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I'm moving a bunch of sites to a new hosting service. They are explaining to me that I need to run my own DNS, which they are advising that I simply set a host name pointer at my registrar for dns1.foo.com and dns2.foo.com to the static IP address of the new virtual server. Then all the sites specify those two as their nameservers. I tried it, and it works.

I admit this is not my area of expertise but it seems to me to be a weak link to have all name resolution for these sites dependent on a host name setting at the registrar.

As an alternative, I experimented with a vanity DNS I have configured at AWS Route 53, simply adding glue records there that point new subs dns5 and dns6 to the static IP address of the server. This routing works, my test sites all resolve using those as their nameservers.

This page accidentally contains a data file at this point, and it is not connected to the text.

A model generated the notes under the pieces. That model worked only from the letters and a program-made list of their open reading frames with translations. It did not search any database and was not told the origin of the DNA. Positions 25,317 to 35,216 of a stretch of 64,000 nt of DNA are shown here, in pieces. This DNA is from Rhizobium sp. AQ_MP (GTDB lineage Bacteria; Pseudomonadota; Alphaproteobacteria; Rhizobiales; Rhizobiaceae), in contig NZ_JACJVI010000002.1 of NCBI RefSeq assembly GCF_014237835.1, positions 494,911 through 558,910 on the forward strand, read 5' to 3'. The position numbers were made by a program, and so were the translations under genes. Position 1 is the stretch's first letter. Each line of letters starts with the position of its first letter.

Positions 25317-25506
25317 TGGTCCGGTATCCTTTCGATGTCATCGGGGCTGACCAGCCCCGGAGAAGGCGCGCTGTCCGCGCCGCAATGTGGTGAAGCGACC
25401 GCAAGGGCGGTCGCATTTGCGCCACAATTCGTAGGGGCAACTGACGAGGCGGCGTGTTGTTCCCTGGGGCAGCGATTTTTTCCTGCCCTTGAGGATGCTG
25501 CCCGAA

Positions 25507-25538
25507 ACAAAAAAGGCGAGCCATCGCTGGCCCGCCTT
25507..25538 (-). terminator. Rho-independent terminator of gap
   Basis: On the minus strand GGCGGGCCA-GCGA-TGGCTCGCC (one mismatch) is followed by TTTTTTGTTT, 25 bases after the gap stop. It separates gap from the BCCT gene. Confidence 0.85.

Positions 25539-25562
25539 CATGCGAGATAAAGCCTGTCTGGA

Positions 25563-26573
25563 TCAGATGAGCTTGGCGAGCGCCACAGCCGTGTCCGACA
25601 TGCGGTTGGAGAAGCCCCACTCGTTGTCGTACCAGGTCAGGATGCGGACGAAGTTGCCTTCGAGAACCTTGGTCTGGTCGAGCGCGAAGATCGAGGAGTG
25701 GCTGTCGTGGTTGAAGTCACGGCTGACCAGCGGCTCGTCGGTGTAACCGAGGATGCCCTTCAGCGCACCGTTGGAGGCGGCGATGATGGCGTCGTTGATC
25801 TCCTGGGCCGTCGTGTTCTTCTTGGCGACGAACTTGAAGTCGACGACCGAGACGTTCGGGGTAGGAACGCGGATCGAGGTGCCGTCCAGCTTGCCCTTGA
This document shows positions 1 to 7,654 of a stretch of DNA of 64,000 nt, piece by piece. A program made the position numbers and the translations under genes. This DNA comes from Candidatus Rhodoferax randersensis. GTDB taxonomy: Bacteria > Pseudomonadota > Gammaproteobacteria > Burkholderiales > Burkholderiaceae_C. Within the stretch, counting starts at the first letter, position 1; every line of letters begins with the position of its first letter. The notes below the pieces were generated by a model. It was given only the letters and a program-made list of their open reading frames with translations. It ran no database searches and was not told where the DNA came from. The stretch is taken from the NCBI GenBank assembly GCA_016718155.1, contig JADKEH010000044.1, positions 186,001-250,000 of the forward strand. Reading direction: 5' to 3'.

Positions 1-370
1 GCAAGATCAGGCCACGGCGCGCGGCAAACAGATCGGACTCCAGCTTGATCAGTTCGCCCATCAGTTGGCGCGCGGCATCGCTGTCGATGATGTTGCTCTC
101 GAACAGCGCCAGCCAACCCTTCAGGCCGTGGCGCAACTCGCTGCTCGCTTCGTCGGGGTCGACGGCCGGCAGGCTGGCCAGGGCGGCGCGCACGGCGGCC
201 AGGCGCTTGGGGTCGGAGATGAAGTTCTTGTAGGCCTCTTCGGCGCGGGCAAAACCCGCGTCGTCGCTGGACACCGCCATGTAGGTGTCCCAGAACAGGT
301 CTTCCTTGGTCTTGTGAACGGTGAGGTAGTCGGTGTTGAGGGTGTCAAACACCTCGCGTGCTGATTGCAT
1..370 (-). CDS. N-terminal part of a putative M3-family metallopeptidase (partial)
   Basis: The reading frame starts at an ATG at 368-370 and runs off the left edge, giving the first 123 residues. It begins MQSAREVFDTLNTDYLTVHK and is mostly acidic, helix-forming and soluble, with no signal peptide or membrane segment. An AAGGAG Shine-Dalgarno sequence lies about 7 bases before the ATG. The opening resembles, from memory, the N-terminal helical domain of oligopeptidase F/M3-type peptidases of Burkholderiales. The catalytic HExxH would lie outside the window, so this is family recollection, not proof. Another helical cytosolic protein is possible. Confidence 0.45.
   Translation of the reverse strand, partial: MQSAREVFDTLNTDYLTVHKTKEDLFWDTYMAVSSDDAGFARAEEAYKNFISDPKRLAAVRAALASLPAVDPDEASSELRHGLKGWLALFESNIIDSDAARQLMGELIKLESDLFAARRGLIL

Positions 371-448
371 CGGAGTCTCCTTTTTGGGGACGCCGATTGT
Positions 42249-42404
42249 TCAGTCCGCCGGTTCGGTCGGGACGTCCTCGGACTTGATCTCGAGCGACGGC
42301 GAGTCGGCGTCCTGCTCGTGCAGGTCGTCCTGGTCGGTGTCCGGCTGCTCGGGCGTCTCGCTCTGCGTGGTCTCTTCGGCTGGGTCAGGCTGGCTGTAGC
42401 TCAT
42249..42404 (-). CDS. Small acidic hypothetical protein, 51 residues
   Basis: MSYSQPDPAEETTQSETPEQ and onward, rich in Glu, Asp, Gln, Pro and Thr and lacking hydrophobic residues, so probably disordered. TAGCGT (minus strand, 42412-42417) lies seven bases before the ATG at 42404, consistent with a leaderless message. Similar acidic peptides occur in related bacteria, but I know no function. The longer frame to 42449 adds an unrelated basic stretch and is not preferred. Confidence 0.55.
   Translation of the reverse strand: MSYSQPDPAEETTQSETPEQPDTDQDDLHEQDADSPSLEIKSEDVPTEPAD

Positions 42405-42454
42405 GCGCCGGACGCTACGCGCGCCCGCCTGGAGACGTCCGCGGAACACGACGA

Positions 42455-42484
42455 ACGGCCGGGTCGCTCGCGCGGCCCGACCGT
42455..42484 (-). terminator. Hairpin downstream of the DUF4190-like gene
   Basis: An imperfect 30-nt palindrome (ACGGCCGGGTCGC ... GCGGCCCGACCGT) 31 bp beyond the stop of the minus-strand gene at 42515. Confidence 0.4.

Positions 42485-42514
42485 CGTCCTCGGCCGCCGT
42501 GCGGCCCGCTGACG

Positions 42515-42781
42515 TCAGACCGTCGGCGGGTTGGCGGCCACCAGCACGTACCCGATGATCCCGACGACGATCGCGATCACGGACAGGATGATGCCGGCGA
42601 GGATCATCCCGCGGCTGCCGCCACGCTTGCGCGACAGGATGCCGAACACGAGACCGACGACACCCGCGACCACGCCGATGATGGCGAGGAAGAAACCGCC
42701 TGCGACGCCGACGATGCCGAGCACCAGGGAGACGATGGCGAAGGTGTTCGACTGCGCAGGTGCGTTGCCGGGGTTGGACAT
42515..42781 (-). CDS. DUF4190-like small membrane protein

So, what is the better answer here - the simple "host name" DNS pointer at the registrar, or use my vanity DNS for the mapping, at Route 53?

marked as duplicate by HBruijn Nov 18 '16 at 7:16

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    Although lots of people do so, you don't want your VPS to be the only nameserver for your domain name(s). Using your domain registrars or another DNS service typically is much more reliable and robust – HBruijn Nov 18 '16 at 7:20
  • @HBruijn - thanks, I would have never found that other question...very helpful. Also, in my case I am resolving to a single IP address so it sounds like that is bad, even with redundant nameservers - so I will fix that too. Thanks! – C C Nov 18 '16 at 12:15
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    Follow the link to the list of canonical questions back on Meta, there's a number of epic Q&A's dealing with DNS and other interesting topics as well. – HBruijn Nov 18 '16 at 12:19